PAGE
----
Nonresident Individuals and Tax Returns

Form 1040-NR is a version of the IRS income tax return for nonresident individuals to file if they earned income from US sources throughout the year. As with regular Form 1040, those who fill out Form 1040-NR may either owe more money or be entitled to a refund.

Before considering whether you need to fill out the form, you must make sure you are clear about who a nonresident alien is. Usually, if you’re not a US citizen, you are considered a nonresident alien if you do not meet either the “green card” test or the “substantial presence” test for the year in question. The substantial presence test bases your residency status on the length of your stay in the United States during the tax year in question and the preceding two years. You are considered a nonresident if you were in the US less than 183 days determined based on the sum of:

  • 100 percent of your days in the current year
  • 33.33 percent of your days in the preceding year
  • 16.66 percent of your days for the second preceding year

For the green card test, you are considered a resident if you were a lawful permanent resident of the US at any time during the tax year.

You need to file Form 1040-NR if you:

  • Were a nonresident alien engaged in a trade or business in the US during the tax year. The form is required even if you had no income from that trade or business.
  • Were not engaged in a trade or business in the US but nevertheless generated income from US sources that appears on Schedule NEC, lines 1 through 12, and the required taxes were not withheld. Examples of income to be reported on Schedule NEC include interest, dividends, royalties, rental income, pensions and annuities, Social Security benefits, capital gains, and gambling winnings.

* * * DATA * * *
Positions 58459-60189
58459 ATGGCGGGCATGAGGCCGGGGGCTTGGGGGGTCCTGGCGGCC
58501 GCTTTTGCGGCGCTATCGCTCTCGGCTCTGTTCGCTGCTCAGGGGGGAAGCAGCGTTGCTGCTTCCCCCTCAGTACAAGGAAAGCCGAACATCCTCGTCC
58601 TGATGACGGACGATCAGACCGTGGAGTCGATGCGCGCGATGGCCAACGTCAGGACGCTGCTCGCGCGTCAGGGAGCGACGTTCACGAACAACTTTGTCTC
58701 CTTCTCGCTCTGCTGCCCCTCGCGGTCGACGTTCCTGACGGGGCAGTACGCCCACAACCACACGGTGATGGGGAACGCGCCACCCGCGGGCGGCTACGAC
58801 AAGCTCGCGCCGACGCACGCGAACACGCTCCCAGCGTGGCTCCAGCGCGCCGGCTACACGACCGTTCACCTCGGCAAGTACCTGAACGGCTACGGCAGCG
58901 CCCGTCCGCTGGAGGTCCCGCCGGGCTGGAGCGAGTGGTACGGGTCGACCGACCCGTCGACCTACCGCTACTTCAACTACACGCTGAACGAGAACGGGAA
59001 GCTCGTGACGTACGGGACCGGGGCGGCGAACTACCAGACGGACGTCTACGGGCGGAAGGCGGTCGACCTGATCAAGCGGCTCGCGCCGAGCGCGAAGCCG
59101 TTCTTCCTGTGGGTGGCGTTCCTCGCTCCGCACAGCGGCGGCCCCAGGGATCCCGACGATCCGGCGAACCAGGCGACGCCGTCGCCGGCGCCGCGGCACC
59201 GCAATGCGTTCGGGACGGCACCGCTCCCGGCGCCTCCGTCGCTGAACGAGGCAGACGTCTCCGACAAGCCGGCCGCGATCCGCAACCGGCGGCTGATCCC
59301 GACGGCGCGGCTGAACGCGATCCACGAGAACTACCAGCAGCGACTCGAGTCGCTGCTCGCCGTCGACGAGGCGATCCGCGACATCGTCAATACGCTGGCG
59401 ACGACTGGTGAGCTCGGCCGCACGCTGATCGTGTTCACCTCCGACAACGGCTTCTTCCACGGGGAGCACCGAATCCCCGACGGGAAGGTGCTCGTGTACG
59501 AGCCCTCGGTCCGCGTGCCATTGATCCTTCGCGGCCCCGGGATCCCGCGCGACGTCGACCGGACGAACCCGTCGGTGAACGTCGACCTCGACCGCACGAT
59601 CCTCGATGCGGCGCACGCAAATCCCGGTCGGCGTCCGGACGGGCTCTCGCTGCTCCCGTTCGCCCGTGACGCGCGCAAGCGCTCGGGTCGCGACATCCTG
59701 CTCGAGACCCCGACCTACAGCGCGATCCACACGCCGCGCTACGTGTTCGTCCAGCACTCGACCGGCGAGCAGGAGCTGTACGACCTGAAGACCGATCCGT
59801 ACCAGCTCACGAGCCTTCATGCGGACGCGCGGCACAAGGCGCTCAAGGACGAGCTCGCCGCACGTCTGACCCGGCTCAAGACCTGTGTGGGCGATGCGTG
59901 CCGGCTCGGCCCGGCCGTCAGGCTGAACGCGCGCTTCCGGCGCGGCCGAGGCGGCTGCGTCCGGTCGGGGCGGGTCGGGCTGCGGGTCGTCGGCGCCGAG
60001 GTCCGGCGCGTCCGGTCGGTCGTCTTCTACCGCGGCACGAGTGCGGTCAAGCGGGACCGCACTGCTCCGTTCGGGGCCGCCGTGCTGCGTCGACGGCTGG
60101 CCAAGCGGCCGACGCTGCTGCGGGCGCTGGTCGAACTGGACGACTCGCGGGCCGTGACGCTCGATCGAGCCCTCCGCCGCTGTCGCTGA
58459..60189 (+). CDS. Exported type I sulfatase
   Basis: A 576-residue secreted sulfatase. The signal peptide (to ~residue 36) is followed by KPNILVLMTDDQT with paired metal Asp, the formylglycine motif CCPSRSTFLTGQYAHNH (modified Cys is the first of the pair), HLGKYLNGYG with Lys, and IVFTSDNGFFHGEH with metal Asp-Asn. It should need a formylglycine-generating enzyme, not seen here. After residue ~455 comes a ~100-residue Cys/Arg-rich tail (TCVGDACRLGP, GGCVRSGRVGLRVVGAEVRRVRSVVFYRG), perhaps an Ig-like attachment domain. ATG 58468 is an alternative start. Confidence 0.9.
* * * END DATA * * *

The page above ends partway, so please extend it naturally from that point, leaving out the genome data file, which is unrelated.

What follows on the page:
• Owe special taxes—the alternative minimum tax or household employment taxes
  • Received distributions from a health savings account, an Archer medical savings account, or a Medicare Advantage medical savings account
  • Your net earnings from self-employment totaled at least $400 and you live in a country that the US has a Social Security agreement with
  • Are serving as the personal representative for a deceased person who, when alive, would have been required to file it
  • Represent an estate or trust for which Form 1040-NR is relevant

This is just a summary; there are many more provisions and issues that can arise. Keep records throughout the year and contact R&A with any questions.

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About this Author

Adam specializes in international tax planning and analysis. Since 2012 he has coordinated offshore compliance submissions, international tax training relating to foreign pension plans, foreign investment in US property, and general foreign compliance. In addition, in conjunction with legal counsel, he assists international families regarding planning, entity structure, and transaction analysis.